Expanded Neuromuscular Disorders: Sequencing Panel

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Condition Description

Neuromuscular disorders (NMDs) collectively refer to the many disorders that affect the peripheral nervous system either by impairing the proper development or functioning of muscles, or by damaging the associated nerves or neuromuscular junctions. NMDs comprise over 200 Mendelian disorders, all of which are rare individually, but have an approximate disease prevalence of 1 in 3,000 altogether. Of the inherited NMDs, muscular dystrophies are the most common. Muscular dystrophies are highly heterogeneous muscle disorders that share clinical, genetic, and pathological characteristics; their major clinical characteristics include muscle degeneration and wasting, progressive muscle weakness, hypotonia, and elevated serum creatine kinase levels.

The expanded neuromuscular panel includes a wide range of clinical presentation and heterogeneity. They include muscular dystrophies, congenital myopathies, and congenital myasthenic syndrome. Over the past few years a number of genes with overlapping clinical phenotypes have been identified in neuromuscular disorders.

Note: This test does not detect the retrotransposon insertion in the 3' UTR of the FKTN gene common in some Asian populations. For patients with suspected Fukuyama congenital muscular dystrophy, testing for the FKTN insertion is recommended. Analysis for the FKTN insertion is available as a separate assay.

References:  
  • Davies. (2013), Clin Med, 13:594-601.
  • Laing. (2012), Crit Rev Clin Lab Sci, 49:33-48.

Genes (78)

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Indications

This test is indicated for:
  • Confirmation of a clinical diagnosis of neuromuscular disorders.

Methodology

Next Generation Sequencing: In-solution hybridization of all coding exons is performed on the patient's genomic DNA. Although some deep intronic regions may also be analyzed, this assay is not meant to interrogate most promoter regions, deep intronic regions, or other regulatory elements, and does not detect single or multi-exon deletions or duplications. Direct sequencing of the captured regions is performed using next generation sequencing. The patient's gene sequences are then compared to a standard reference sequence. Potentially causative variants and areas of low coverage are Sanger-sequenced. Sequence variations are classified as pathogenic, likely pathogenic, benign, likely benign, or variants of unknown significance. Variants of unknown significance may require further studies of the patient and/or family members.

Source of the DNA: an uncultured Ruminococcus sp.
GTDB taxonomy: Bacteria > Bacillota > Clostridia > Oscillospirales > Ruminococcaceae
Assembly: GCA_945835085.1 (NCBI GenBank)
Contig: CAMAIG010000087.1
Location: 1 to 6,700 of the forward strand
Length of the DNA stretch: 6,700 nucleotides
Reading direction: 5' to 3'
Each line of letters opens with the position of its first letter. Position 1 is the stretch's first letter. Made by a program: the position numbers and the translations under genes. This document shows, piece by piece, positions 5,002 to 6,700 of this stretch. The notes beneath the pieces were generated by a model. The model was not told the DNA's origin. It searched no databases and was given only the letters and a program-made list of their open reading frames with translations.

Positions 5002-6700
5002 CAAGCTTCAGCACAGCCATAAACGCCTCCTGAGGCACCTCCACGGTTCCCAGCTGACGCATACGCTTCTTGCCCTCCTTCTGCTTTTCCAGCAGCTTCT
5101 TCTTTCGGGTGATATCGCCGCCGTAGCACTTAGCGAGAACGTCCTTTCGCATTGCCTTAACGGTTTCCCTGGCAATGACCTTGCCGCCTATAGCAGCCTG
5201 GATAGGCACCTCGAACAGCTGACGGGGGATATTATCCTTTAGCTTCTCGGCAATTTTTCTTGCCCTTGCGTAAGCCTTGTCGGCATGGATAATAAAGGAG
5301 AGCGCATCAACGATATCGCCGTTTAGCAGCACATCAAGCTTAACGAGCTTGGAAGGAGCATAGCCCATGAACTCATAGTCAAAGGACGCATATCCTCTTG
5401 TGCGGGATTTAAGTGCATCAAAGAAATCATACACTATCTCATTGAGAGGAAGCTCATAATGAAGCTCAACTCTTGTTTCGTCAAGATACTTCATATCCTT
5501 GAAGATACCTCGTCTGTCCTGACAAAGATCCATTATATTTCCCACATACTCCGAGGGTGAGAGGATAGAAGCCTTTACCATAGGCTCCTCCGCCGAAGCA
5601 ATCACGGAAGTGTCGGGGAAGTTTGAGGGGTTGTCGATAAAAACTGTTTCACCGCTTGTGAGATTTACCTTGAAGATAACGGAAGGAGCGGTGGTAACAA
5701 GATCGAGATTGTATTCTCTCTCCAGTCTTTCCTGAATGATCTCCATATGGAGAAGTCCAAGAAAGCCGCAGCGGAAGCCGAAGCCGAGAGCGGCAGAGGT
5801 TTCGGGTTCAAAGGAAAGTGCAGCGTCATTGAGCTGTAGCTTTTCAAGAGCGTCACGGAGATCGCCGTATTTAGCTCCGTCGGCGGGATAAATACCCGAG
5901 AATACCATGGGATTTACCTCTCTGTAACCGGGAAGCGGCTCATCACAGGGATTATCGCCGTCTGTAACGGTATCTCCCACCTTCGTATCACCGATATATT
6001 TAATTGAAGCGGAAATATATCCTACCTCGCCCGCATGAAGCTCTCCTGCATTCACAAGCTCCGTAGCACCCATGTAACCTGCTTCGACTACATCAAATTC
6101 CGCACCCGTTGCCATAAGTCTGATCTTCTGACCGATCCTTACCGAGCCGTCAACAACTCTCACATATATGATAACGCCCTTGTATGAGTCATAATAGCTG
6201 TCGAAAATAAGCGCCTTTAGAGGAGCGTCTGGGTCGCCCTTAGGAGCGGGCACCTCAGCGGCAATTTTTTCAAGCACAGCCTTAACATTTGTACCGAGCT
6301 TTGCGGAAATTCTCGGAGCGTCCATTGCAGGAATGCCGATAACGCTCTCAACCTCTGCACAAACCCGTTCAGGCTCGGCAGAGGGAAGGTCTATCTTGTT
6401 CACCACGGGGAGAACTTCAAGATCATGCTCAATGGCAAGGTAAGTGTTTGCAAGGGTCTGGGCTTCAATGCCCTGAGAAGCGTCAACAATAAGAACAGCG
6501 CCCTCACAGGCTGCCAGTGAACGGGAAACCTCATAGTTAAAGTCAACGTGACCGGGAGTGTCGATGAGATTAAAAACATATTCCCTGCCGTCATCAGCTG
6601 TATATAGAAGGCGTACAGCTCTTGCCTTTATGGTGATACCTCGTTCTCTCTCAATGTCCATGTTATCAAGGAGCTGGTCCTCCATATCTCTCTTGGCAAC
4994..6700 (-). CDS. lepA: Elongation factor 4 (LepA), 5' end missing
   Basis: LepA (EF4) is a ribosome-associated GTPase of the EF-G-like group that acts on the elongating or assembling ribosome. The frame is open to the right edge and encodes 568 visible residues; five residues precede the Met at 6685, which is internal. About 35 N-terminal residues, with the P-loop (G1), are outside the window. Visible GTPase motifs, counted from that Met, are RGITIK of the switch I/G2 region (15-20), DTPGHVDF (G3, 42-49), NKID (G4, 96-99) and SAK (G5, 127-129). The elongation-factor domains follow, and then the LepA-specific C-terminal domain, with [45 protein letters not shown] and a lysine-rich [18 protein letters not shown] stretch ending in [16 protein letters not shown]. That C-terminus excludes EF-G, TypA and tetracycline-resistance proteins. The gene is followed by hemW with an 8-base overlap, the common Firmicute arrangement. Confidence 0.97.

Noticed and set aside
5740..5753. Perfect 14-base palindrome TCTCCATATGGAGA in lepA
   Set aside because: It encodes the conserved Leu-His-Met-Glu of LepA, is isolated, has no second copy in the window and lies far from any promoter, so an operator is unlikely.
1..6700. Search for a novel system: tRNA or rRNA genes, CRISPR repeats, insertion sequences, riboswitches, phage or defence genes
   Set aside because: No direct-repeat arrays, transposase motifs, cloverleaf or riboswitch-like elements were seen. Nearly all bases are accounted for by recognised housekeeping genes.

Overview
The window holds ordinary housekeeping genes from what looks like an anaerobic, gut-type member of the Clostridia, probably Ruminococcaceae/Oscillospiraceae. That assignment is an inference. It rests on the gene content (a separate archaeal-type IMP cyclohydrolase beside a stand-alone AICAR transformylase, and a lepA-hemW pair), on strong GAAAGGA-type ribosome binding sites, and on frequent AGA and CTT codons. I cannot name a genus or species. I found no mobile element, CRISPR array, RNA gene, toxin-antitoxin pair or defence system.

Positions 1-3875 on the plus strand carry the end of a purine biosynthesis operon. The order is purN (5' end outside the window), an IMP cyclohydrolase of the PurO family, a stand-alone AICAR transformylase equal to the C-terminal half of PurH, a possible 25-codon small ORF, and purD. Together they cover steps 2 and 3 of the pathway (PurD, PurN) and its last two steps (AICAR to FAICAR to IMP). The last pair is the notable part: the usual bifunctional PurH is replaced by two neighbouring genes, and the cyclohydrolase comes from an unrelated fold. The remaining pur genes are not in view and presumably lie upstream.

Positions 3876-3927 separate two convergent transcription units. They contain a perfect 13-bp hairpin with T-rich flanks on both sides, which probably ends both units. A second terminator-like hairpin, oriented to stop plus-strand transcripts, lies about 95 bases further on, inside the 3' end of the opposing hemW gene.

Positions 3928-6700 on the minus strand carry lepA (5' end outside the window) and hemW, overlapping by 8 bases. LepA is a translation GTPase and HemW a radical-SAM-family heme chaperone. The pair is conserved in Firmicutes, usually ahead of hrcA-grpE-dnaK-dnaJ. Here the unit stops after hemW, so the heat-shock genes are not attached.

Detection

Next Generation Sequencing: Clinical Sensitivity: Unknown. Mutations in the promoter region, some mutations in the introns and other regulatory element mutations cannot be detected by this analysis. Large deletions/duplications will not be detected by this analysis. Results of molecular analysis should be interpreted in the context of the patient's clinical/biochemical phenotype.

Analytical Sensitivity: ~99%.

Specimen Requirements

Submit only 1 of the following specimen types

Type: Whole Blood

Specimen Requirements:

In EDTA (purple top) tube:
Infants (<2 years): 2-3 ml
Children (>2 years): 3-5 ml
Older Children & Adults: 5-10 ml.

Specimen Collection and Shipping: Ship sample at room temperature with overnight delivery.

Type: Isolated DNA

Specimen Requirements:

In microtainer: 60 ug

Isolation using the QiagenTM Puregene kit for DNA extraction is recommended.

Specimen Collection and Shipping: Refrigerate until time of shipment in 100 ng/ul of TE buffer. Ship sample at room temperature with overnight delivery.

  • Neuromuscular Disorders Panel.
  • Limb-girdle Muscular Dystrophy Panel.
  • Congenital Muscular Dystrophy Panel.
  • Expanded Neuromuscular Disorders: Deletion/Duplication Panel.

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